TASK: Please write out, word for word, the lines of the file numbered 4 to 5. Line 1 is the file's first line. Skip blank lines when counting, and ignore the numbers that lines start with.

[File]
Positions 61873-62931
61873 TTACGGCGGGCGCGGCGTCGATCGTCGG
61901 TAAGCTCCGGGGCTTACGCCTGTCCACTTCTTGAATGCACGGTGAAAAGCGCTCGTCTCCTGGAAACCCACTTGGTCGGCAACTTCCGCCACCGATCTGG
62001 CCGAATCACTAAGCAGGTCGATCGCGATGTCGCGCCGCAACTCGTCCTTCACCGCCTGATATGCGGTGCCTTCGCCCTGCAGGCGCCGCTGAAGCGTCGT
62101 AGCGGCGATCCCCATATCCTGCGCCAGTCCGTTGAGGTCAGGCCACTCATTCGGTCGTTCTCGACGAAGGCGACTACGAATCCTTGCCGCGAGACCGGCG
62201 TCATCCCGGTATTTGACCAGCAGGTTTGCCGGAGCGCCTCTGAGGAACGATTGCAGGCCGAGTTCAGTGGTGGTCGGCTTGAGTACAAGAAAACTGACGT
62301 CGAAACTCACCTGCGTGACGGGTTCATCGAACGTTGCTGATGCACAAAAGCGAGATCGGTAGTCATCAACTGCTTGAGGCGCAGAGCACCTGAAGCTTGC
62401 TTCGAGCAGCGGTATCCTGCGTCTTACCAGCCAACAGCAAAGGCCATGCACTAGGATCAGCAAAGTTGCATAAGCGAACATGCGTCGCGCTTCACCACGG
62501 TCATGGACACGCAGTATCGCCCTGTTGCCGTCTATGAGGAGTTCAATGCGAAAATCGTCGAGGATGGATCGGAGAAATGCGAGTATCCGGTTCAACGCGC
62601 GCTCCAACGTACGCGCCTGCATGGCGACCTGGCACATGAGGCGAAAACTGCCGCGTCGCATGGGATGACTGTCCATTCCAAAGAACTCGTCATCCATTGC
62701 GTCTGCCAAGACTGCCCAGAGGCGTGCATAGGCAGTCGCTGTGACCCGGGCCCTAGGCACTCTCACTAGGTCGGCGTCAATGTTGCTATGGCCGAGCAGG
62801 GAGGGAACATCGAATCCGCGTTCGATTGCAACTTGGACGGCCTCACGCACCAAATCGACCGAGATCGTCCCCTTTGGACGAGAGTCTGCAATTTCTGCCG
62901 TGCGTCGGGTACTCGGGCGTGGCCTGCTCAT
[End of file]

62001 CCGAATCACTAAGCAGGTCGATCGCGATGTCGCGCCGCAACTCGTCCTTCACCGCCTGATATGCGGTGCCTTCGCCCTGCAGGCGCCGCTGAAGCGTCGT
62101 AGCGGCGATCCCCATATCCTGCGCCAGTCCGTTGAGGTCAGGCCACTCATTCGGTCGTTCTCGACGAAGGCGACTACGAATCCTTGCCGCGAGACCGGCG